Blow Flies and Flesh Flies
Blow flies and Flesh flies are frequently discussed in tandem, because both of these kinds of flies are attracted to carrion, dung, or anything that is rotting or decaying. You are apt to see them around compost bins and manure piles, for example. Flesh flies derive their name, however, from the fact that a few species lay their eggs in the open wounds of mammals. Blow flies are apparently named from an old English expression used to describe meat that had fly eggs laid on it, which was said to be ‘fly-blown’ (the earliest records of its use can be found in some of William Shakespeare’s plays).
Blow flies are in a family of flies called Calliphoridae whereas Flesh flies belong to a family called Sarcophagidae, which comes from the Greek σάρκο for sarco- (= flesh), and φάγε for phage (= eating), i.e. flesh-eating. Blow fly (synonym: blowfly) adults tend to have metallic coloration on their thorax (middle section) and abdomen, too (often bright blue-green), whereas flesh flies do not; flesh flies, instead, have black and gray longitudinal stripes on their thorax, and what is described as checkering on the abdomen. Also, blow flies–as evident in the example below–have a fatter and more rounded appearance overall. Flesh flies are more streamlined in their overall body shape, with a much more tapered abdomen.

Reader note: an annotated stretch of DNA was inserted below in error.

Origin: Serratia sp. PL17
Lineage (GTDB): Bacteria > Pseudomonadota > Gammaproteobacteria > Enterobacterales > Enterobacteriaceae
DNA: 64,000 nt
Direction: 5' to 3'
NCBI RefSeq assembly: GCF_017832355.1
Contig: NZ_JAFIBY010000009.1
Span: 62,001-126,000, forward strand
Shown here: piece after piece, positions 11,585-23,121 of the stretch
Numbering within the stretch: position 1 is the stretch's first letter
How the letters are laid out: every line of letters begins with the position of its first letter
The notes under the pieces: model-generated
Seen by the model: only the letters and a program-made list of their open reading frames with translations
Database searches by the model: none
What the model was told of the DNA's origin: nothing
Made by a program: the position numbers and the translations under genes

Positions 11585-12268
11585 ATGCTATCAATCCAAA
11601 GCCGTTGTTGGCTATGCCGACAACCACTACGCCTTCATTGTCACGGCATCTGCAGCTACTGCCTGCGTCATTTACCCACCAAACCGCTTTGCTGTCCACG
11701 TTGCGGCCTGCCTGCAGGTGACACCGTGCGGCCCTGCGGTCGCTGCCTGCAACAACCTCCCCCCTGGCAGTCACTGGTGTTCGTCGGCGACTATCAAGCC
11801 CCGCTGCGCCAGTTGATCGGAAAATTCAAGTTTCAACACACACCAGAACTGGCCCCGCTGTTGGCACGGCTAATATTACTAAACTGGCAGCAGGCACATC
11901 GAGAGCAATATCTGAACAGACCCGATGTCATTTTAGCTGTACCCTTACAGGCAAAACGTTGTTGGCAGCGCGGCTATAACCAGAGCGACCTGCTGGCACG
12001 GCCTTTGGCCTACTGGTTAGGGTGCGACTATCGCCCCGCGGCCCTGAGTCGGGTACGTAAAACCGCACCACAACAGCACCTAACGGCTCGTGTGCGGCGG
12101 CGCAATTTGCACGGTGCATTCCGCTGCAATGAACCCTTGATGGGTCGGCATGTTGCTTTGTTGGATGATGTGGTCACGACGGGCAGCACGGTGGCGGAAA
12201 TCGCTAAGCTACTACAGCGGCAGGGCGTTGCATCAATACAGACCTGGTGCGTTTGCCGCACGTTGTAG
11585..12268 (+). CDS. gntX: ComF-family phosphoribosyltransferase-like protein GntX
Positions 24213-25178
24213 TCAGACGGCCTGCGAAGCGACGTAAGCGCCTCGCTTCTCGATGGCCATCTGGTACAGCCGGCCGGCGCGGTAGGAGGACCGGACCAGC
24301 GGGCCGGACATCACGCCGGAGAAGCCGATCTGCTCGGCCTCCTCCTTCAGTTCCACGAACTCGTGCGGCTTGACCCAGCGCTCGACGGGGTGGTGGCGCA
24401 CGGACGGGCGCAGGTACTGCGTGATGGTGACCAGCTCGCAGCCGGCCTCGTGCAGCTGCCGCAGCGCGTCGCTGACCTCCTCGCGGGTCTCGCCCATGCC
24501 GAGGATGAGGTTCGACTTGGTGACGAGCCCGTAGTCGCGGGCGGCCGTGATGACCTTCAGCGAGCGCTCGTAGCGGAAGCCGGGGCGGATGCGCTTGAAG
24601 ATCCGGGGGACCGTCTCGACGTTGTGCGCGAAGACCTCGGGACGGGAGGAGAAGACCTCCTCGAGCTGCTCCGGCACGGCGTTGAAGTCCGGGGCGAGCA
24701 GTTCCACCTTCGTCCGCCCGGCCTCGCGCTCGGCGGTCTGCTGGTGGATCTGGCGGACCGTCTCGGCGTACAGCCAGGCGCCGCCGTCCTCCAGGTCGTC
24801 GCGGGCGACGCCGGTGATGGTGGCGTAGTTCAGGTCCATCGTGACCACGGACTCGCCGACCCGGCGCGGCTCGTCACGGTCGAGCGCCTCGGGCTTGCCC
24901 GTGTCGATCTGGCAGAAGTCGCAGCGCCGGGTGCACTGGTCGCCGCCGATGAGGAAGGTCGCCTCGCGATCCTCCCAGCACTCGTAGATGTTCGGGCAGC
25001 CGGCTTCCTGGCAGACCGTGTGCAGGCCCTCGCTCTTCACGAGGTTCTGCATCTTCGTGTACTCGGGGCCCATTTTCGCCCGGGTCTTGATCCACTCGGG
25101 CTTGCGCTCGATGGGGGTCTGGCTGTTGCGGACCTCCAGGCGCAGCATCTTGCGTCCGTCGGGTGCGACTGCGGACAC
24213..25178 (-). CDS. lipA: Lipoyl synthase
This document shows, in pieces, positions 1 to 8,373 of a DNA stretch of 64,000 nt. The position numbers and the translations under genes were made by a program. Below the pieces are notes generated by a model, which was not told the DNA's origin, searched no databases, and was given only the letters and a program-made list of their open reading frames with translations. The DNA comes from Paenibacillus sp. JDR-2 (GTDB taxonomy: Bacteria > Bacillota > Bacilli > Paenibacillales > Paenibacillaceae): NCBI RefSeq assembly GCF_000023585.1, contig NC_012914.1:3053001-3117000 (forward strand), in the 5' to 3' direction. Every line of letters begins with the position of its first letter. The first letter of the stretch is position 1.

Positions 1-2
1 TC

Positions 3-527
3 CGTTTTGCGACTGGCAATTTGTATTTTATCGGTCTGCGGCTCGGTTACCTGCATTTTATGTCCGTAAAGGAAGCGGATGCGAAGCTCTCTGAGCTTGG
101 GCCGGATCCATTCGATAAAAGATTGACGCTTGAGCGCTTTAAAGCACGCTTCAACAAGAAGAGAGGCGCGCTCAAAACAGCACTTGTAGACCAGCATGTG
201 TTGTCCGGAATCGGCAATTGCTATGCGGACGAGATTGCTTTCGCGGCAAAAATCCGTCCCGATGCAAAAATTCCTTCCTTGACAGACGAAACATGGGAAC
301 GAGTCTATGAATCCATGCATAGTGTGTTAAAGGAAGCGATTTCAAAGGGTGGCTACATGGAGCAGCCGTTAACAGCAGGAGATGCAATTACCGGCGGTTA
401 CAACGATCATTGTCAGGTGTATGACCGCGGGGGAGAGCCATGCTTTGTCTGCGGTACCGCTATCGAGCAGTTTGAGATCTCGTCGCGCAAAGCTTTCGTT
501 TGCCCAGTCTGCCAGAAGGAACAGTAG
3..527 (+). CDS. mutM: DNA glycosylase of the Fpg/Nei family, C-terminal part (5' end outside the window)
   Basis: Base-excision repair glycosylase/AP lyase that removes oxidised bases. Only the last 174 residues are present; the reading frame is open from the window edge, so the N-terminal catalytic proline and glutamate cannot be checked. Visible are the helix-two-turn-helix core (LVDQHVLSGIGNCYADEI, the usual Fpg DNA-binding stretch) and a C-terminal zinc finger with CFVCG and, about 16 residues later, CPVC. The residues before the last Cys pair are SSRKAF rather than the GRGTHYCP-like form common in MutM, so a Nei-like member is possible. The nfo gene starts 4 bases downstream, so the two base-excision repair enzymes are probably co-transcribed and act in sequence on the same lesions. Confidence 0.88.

Additional Information: Blow Flies and Flesh Flies (Iowa State University)